You don’t need to add a tonne of hashtags – just the important and most helpful ones.
Choose a few key words to describe the main elements of the piece and hashtag each once individually. Then repeat these again, but add tattoo at the end of the word – people will often check both hashtags for inspiration. Move onto the tattoo style and tattoo artist’s name, again hashtagging them individually, and again with tattoo added.
Take a look at these examples:
#tattooedtattoos #tattoosontattoos #tattooswithtattoos #tattoo #tattoos #ink #inked #tattooideas #tattooinspiration #traditionaltattoo #tradtattoo #pinup #pinuptattoo #foodtattoo #pizza #pizzatattoo #boldwillhold #daniqueipo #daniqueipotattoo
Some things to note from this post:
- There are three hashtags which relate to tattoos like this, so we have included them all so that the image gets the most exposure;
- Traditional may be referred to in full or shortened to trad;
- We’ve mentioned both food and the type of food (pizza) featured in the tattoo so that the image can been seen by both people who are unsure of what kind of food tattoo they want, and specifically for people who want to see only pizza themed tattoos.
#animaltattoo #dogtattoo #whippet #whippettattoo #neotrad #neotraditional #neotradtattoo #neotraditionaltattoo #neotradeu #lucylucyhorsehead #lucylucyhorseheadtattoo #lucyoconnell #lucyoconnelltattoo
Some things to note from this post:
- We have been overly specific with the animal featured because it falls into the category of being an animal and a dog, and naming the dog breed will assist those looking specifically for this type of tattoo;
- We have hashtagged both the artist’s Instagram handle and their real name so that people will find the image no matter which search term they use or which hashtag they click on;
- There is a hashtag specific to neo traditional tattoos produced by European tattooers – it pays to research if there are region-specific hashtags for certain styles;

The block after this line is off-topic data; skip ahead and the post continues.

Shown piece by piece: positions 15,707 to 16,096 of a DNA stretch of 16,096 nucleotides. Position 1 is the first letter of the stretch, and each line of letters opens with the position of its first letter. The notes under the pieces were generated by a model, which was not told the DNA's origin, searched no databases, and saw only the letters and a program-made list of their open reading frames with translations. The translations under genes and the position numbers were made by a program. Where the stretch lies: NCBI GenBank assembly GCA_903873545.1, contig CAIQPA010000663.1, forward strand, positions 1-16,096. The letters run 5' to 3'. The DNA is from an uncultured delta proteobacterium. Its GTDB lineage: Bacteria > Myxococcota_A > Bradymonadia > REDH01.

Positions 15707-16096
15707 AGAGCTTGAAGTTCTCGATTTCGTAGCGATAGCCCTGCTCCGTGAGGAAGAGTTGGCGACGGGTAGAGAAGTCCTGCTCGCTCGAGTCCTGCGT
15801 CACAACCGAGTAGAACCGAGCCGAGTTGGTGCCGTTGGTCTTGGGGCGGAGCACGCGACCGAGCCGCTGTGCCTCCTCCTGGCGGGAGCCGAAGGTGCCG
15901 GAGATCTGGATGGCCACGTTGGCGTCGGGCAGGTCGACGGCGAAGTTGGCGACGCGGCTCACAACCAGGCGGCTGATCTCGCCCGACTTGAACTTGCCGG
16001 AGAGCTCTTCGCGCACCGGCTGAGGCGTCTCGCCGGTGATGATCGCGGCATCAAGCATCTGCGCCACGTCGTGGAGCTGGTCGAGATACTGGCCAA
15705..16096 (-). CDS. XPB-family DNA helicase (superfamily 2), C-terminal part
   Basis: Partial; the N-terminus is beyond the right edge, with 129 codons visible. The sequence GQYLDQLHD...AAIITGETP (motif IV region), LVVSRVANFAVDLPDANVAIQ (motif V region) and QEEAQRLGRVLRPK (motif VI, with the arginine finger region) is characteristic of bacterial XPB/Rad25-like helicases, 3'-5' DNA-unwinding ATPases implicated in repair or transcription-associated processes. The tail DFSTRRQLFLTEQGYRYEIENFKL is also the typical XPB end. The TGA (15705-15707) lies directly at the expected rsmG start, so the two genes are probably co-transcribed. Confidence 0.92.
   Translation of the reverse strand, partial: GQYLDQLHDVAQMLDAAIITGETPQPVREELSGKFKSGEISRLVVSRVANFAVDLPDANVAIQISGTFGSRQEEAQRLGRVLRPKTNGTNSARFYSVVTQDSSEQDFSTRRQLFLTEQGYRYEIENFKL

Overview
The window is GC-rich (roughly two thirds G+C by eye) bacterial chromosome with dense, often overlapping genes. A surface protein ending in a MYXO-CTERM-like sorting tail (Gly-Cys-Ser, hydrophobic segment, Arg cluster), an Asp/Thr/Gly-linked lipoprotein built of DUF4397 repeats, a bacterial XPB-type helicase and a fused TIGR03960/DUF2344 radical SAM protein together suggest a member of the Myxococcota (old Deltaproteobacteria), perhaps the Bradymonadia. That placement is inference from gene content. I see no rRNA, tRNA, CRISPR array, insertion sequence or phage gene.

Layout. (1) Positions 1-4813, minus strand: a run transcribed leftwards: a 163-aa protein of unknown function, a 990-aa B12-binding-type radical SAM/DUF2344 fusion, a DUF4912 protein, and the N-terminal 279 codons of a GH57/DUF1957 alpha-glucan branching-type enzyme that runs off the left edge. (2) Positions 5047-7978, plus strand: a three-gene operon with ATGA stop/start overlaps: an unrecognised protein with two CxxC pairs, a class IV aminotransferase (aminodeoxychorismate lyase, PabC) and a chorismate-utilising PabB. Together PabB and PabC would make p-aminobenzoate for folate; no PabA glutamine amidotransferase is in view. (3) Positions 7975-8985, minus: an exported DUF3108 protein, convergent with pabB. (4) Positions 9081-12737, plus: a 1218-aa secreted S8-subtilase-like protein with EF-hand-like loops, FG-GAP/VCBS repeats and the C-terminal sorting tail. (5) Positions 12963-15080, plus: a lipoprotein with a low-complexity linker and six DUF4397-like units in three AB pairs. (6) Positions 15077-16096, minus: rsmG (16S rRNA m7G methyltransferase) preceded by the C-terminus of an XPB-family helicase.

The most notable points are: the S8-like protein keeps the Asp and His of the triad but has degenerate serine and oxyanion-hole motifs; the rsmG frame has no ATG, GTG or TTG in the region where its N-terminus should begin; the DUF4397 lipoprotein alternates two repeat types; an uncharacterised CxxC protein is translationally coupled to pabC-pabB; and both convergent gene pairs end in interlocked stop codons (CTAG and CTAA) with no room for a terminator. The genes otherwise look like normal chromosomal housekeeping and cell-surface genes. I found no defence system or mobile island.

- Neo traditional may also be referred to as neo trad or new traditional, so you may want to remember to include these bonus hashtags on your own posts.
These hashtags are completely optional, but we like to add them to every tattoo image we post to Instagram:
#tattoo – #tattoos – #tattooideas – #tattooinspiration
Some of these hashtags are into the tens of millions, however it still can mean more eyes on your image.
You’re ready to post!
It may seem insignificant to some of you, but you’re doing your bit to positively promote tattooing and, while you may not realise it, tattoo artists and tattoo collectors are thankful for that.
And just one last thing before you go…
What if I want to share an image of a tattoo which I like, that is not tattooed on me?
This is the bulk of what we do on the website and on our Instagram account – we’re posting tattoos related to articles on the website, and others are images of tattoos that we find online and really love. We always endeavour to have the artists name in the photo caption and tag them on the image itself, in addition to crediting them in each website post.
There is nothing wrong with doing this, as long as you give credit where it’s due. Simply follow all the tips mentioned above in regards to naming the tattooer and using the appropriate hashtags.
Did you find this post helpful? Do you have any other tips? Leave them in the comments section below.